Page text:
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Thanksgiving will be pricier this year, like everything from the grocery store

Claudio Schwarz / Unsplash

Making a Thanksgiving feast will cost more this year as the pandemic’s effect on the economy drives up food prices.

Even economists like Curtis Dubay at the U.S. Chamber of Commerce notice the difference at the grocery store.

“We're spending roughly $25 to $50 more per week on groceries for a family of five,” Dubary said during a panel on food inflation at the U.S. Chamber of Commerce.

As of September, grocery prices were up about 4.5% compared to the same time last year, says Jayson Lusk, an agricultural economist at Purdue University. Lusk says food inflation comes from increased global demand for groceries, an international backlog in shipping, rising transportation costs and labor shortages.

Frozen turkeys in the U.S. are 24% below the 3-year average because higher feed prices mean fewer farmers are raising them, according to the U.S. Department of Agriculture’s Economic Research Service

Angela Faughtenberry, the owner of an operation called 413 Farm in Adair, Oklahoma, says her 100 turkeys will sell for a higher price — from $6 to $8 a pound this year because of demand, something she says farmers expected due to labor shortages in the meat processing industry.

“We as farmers knew that when Thanksgiving got here, there'd be a (shortage of) turkey,” Faughtenberry said. “And after watching them get distributed at the supermarket, we're seeing that shortage.”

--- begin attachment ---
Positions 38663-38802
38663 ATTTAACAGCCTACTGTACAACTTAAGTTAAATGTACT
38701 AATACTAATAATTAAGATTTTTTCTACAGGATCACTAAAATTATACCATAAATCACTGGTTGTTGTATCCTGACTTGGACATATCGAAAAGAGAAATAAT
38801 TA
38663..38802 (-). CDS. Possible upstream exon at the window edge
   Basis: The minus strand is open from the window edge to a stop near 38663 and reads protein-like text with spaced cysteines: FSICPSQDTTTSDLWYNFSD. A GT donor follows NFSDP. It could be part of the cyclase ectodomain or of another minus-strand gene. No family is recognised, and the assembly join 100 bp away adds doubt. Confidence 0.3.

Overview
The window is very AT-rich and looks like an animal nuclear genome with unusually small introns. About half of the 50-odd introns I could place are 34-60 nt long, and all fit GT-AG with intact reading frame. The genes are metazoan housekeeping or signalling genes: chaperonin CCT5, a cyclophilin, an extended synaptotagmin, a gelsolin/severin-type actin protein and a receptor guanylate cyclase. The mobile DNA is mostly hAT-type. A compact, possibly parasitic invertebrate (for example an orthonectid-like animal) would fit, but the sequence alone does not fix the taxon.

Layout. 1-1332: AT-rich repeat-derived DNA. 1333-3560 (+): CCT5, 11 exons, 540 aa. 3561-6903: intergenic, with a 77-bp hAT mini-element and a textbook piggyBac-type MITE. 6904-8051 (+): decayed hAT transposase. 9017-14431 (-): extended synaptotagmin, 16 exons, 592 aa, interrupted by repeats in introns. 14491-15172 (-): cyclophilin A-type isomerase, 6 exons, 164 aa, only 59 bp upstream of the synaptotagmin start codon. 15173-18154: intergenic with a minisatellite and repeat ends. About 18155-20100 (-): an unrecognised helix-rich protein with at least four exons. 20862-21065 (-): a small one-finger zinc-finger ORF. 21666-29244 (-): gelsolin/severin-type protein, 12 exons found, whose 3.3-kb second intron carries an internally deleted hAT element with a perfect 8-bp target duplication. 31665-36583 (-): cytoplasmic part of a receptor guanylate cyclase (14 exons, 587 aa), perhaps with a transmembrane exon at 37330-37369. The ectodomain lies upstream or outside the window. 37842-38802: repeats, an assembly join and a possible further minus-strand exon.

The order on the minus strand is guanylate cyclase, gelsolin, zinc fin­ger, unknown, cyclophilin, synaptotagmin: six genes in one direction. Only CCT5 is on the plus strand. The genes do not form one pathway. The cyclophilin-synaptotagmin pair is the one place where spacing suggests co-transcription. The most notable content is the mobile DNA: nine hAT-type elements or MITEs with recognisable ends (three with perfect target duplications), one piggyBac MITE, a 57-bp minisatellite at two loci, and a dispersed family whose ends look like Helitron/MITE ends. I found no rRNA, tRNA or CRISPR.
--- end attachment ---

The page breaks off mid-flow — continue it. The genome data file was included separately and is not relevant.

Faughtenberry says feed is more expensive, but gas to drive turkeys to processing plants in Campbell, Texas, is her biggest expense. It can cost about $400 for two roundtrips.

Food prices rise every year, Lusk said.

“If you just plot the change in food prices over time, it's going to look like an upward sloping trend,” Lusk said.

He says since wages have risen as well and people have more buying power. But lower-income families feel the pinch more acutely because a larger share of their incomes go-to food.

Lusk expects food price inflation to be temporary, but he’s not certain when it will fade.

“Is it five weeks, five months or five years? I don’t know the answer,” he said.

Andrew Harig, who works at the Food Marketing Institute, said reducing the sluggish labor supply could help.

“It’s not a silver bullet,” he said. “It won’t solve all the problems, but it is the sort of necessary first step.”

Seth Bodine was KOSU's agriculture and rural issues reporter from June 2020 to February 2022.
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